Click photo to download. Caption: U.S. Secretary of State John Kerry meets with Palestinian Authority President Mahmoud Abbas in Ramallah on May 23, 2013, representing one of his recent attempts to get Israel and the Palestinians back to the negotiating table. Credit: State Department.
By Kenneth Bandler/JNS.org
The two-state premise for resolving the
Israeli-Palestinian conflict goes back to the very foundation of the State of
Israel. The United Nations Partition Plan of 1947 divided British-ruled
Mandatory Palestine into two separate entities, one Jewish, one Arab. The plan
recognized that the land between the Jordan River and Mediterranean Sea must be
shared, a principle at the core of current efforts to achieve, through
bilateral negotiations, a permanent peace based on two states for two peoples.
Even though many Zionists had originally
sought Jewish sovereignty over the entire land, David Ben-Gurion wisely acceded
to the compromise, recognizing the chance to fulfill the Zionist vision of a
Jewish state in the Land of Israel. Tragically for the Palestinian people, their
leaders and the Arab world at large objected to the very idea of a Jewish state
within any borders, and opted for war against the Jews to abort partition. The
Arab defeat doomed the Palestinian half of the two-state plan. Two Arab states
went further to snuff out that vision, as Egypt occupied Gaza and Jordan
annexed the West Bank.
Israel’s dramatic victory in June 1967
against Arab countries intent on destroying it left Israel in control of Sinai,
Gaza, the Golan Heights, the West Bank and East Jerusalem. While there were
those who vocally urged maintaining control over all of the land for
historical, religious and security reasons, the Israeli mainstream never
relished ruling over another people. Israeli governments, Labor and Likud, have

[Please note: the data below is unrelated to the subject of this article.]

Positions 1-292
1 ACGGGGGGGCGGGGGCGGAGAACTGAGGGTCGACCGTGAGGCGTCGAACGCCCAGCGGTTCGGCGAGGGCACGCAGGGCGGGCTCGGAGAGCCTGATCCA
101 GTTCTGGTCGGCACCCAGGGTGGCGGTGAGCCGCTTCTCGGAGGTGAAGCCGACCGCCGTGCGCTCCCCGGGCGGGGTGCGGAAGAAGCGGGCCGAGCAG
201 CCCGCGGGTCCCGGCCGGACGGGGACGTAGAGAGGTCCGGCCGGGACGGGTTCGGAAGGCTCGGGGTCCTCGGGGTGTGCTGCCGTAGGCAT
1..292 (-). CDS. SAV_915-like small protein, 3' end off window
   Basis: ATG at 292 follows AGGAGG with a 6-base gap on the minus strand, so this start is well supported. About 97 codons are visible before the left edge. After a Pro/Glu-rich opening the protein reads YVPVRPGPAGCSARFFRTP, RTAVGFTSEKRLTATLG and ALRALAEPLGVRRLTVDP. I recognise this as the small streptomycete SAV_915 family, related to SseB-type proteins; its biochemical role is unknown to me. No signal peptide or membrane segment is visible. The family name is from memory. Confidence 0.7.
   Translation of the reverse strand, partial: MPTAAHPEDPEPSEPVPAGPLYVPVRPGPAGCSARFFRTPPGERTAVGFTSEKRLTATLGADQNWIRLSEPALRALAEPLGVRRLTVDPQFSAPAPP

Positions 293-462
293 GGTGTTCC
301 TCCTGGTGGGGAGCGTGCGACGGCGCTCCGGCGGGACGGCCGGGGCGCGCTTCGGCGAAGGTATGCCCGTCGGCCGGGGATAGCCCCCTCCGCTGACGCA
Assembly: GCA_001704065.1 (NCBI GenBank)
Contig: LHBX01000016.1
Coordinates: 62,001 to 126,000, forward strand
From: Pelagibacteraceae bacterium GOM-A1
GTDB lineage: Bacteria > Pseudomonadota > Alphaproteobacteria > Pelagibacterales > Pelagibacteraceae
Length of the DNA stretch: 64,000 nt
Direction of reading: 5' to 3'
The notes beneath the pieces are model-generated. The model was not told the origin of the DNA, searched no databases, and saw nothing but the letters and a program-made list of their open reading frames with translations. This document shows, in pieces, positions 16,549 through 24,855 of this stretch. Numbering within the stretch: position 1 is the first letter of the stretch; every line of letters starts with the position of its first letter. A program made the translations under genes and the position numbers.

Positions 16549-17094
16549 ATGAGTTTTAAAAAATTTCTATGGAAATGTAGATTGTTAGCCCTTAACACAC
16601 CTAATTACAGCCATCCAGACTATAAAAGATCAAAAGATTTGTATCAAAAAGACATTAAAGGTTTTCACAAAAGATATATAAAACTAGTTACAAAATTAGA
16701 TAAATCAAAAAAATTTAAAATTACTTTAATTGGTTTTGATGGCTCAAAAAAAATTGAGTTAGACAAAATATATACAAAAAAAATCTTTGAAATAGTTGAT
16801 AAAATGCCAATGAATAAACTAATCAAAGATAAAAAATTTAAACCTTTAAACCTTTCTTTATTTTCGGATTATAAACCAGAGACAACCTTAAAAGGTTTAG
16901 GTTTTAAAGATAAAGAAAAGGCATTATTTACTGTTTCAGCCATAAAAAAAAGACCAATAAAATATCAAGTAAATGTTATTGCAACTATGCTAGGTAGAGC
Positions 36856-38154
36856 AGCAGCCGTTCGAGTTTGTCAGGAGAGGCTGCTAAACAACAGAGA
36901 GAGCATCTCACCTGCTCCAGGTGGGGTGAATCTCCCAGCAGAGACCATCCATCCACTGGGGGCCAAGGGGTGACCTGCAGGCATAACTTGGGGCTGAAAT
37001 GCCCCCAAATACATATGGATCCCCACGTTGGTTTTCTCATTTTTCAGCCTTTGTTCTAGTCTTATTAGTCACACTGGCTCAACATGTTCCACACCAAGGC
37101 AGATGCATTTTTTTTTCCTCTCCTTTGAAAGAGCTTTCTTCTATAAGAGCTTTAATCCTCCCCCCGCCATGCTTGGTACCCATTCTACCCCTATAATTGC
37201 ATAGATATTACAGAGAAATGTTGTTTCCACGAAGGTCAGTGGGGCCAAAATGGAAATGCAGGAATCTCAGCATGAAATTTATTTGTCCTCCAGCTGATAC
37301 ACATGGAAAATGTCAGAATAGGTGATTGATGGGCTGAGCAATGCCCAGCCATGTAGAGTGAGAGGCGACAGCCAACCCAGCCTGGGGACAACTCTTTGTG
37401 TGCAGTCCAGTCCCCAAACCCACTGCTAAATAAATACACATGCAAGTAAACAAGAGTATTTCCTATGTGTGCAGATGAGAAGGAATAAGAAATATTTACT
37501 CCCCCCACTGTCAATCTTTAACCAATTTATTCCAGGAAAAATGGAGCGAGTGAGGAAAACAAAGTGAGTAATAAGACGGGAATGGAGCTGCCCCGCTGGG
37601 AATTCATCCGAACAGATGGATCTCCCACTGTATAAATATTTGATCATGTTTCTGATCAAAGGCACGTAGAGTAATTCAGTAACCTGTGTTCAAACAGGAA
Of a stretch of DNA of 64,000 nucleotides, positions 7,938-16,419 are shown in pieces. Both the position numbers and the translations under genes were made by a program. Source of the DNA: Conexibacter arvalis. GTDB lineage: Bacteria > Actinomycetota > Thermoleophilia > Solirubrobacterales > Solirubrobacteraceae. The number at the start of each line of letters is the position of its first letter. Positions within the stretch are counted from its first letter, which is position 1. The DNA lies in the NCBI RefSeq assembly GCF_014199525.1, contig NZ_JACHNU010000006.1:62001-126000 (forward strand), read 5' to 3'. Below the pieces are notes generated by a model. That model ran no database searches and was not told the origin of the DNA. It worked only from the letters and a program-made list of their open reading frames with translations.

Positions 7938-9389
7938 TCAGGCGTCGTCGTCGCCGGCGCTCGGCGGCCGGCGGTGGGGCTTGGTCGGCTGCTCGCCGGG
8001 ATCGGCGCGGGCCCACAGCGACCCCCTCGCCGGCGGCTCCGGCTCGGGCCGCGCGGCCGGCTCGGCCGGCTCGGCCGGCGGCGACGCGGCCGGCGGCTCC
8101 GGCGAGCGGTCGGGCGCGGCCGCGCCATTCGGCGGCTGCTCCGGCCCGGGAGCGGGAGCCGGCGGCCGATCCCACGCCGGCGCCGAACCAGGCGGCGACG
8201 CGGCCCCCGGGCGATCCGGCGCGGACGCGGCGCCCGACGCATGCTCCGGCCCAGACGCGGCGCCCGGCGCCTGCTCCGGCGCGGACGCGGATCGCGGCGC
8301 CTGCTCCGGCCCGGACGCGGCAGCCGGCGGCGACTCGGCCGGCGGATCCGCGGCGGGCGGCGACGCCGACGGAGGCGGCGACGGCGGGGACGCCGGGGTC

sought partners to negotiate peace agreements that would entail territorial
Israel concluded such a deal with Egypt’s
Anwar Sadat in 1979, restoring the Sinai to Egyptian sovereignty. Another
historic peace treaty was reached with Jordan’s King Hussein in 1994, but
Jordan had relinquished any claim to the West Bank and declared that the future
of East Jerusalem, including the holy Muslim sites in the Old City, would be up
to the Palestinians.
The 1993 Oslo Accords, a product of direct
bilateral negotiations, were signed with the noble intention of eventually
creating a Palestinian entity that would live in peace with Israel. But, as
with the U.N. two-state plan, implementation required visionary, courageous,
determined leaders on both sides. Regrettably, Palestinian leadership has
consistently fallen short, but Israelis who still hold on to the pipedream of a
greater Israel have also made the search for peace more difficult.
While Prime Minister Yitzhak Rabin’s
assassination by an Israeli extremist surely set up an obstacle to the peace
process, Yasser Arafat’s decision to revert to terrorism, refusal to recognize
the Jewish people’s link to any part of the land, and failure to nurture a
culture of peace among his own people had a far more serious long-term impact.
Still, the elusive goal of two states, never
completely abandoned, remains the best option for permanent peace. Four
consecutive prime ministers of Israel—Ehud Barak, Ariel Sharon, Ehud Olmert and
Binyamin Netanyahu—have openly committed themselves to it. In his historic 2009
Bar-Ilan University address, …read more